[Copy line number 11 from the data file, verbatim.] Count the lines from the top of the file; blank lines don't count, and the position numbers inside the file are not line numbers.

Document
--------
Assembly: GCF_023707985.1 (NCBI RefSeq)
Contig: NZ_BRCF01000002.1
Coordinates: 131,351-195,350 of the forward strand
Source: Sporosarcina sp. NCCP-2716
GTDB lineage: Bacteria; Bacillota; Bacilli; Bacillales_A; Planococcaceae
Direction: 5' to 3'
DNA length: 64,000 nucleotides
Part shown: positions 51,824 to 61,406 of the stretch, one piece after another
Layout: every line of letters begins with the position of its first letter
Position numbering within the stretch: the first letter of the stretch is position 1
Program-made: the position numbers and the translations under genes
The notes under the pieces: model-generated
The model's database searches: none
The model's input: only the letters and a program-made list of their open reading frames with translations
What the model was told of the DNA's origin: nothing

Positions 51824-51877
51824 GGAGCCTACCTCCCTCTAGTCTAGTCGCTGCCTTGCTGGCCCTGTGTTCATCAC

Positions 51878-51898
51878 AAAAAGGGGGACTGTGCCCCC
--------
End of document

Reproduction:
Program-made: the position numbers and the translations under genes